Introduction: Vendor-neutral security certifications for your career path

Ed Tittel and Mary Lemons offer the definitive primer for vendor-neutral security certifications in 2013.

Guide to information security certifications

Check out the other guides in this series:

Overview: SearchSecurity.com's guide to information security certifications

SearchSecurity.com's guide to vendor-specific security certifications

This special report highlights the best vendor-neutral security industry certifications for achieving goals specific to your information security career path. It's a companion to two other surveys, which cover the vendor-neutral and vendor-specific security certification landscapes in detail.

The following table summarizes the overall certification counts in these surveys. On the whole, there are five new vendor-neutral certification categories since 2012, although we abandoned some retired credentials along the way. The overall counts for the specialized security certs remained the same, with a gain of five vendor-neutral certs, and only one vendor-specific credential.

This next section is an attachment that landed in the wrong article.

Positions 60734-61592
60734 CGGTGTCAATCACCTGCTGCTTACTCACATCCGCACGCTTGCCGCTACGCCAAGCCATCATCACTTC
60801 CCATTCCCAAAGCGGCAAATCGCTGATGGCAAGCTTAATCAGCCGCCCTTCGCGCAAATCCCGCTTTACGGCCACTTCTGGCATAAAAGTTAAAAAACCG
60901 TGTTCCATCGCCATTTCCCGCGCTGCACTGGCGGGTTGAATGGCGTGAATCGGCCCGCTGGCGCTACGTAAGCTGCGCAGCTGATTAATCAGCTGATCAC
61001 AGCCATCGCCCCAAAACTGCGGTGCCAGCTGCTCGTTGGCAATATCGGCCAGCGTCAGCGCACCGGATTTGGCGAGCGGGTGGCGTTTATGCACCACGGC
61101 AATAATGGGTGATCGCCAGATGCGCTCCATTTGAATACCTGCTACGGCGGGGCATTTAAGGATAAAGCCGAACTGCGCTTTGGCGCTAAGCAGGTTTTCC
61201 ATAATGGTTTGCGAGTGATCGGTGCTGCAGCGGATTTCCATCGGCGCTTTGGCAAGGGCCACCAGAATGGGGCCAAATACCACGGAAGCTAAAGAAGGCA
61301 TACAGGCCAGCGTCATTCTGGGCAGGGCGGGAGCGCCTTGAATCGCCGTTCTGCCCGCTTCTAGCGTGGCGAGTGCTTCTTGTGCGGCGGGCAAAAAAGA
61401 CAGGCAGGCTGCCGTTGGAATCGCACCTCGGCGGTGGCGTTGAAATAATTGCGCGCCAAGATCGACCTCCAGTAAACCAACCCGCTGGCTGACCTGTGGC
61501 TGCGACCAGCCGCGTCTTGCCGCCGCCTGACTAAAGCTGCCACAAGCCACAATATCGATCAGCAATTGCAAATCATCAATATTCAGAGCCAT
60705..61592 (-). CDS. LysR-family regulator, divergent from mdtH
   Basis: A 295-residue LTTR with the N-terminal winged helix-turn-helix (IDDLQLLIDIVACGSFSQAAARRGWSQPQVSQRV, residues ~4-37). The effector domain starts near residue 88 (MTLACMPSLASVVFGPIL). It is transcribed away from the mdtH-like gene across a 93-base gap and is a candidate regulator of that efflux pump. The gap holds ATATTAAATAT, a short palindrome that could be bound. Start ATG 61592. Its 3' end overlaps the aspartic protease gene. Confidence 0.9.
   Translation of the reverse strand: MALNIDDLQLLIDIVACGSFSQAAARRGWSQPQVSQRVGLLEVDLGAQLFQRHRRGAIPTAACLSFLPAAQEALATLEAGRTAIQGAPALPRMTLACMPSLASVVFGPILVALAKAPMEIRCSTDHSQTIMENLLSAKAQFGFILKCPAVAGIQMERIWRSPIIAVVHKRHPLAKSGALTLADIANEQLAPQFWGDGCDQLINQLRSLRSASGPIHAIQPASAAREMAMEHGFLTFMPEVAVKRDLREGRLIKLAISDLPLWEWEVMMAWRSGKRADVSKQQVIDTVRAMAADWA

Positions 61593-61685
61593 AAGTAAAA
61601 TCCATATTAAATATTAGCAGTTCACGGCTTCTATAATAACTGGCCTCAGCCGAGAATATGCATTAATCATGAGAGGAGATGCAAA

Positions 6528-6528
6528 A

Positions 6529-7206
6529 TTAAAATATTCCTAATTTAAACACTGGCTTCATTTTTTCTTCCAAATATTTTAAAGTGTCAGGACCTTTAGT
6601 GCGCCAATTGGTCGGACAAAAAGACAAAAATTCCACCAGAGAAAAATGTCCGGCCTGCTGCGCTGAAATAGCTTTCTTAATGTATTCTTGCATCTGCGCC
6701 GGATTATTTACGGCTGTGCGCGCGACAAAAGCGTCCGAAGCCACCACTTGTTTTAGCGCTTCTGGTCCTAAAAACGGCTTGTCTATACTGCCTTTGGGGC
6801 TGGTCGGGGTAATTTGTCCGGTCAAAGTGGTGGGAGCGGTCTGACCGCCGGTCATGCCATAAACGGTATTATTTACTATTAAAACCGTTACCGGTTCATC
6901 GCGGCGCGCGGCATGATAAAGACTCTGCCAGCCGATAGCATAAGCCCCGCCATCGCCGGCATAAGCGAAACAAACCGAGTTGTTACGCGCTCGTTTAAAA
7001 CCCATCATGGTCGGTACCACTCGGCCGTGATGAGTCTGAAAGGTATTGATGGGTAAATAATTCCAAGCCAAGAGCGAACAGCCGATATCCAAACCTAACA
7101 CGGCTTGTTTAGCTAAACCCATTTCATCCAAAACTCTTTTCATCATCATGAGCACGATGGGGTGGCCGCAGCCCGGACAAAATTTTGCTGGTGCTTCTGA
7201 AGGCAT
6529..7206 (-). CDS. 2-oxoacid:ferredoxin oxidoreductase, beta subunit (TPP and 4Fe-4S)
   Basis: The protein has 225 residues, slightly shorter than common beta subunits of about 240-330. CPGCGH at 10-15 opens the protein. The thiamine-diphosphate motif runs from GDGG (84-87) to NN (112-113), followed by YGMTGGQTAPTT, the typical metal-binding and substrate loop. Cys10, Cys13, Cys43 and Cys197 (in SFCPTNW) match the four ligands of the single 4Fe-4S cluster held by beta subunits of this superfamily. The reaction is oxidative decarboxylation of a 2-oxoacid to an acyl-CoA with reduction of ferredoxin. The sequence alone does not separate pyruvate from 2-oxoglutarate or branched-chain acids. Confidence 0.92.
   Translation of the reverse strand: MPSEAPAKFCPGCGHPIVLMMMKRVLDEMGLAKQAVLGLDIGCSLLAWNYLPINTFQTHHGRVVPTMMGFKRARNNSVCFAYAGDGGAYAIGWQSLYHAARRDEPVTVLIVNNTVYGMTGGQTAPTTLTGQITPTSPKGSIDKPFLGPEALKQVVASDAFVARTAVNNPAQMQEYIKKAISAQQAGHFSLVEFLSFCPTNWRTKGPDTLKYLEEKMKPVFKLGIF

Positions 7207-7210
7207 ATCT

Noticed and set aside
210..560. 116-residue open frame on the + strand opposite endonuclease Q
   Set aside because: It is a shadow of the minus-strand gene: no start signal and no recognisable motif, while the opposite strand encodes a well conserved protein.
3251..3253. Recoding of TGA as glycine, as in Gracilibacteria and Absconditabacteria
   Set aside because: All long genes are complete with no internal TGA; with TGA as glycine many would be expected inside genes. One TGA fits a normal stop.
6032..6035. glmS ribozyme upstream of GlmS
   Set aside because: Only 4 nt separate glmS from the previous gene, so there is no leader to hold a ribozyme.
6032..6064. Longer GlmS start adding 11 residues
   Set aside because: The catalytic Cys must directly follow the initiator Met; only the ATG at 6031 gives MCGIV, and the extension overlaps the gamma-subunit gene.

Summary of changes, by the numbers
Counts 2012 2013
Vendor-neutral 49 54
   Basic 14 15
   Intermediate 7 8
   Advanced 28 31
Forensics/antihacking 24 23
   Basic 10 9
   Intermediate 8 8
   Advanced 6 6
Specialized 10 10

As was indicated in our vendor-specific certification analysis, it's pretty easy to decide which vendor-specific certs to pursue; earn those that apply to the technology your employer or customers use, or those that have value to potential future employers or customers. Deciding what to pursue on the vendor-neutral side not only involves understanding where individual certs and cert programs fit in the overall scheme of coverage, but also requires comparing similar programs to decide which ones to pursue.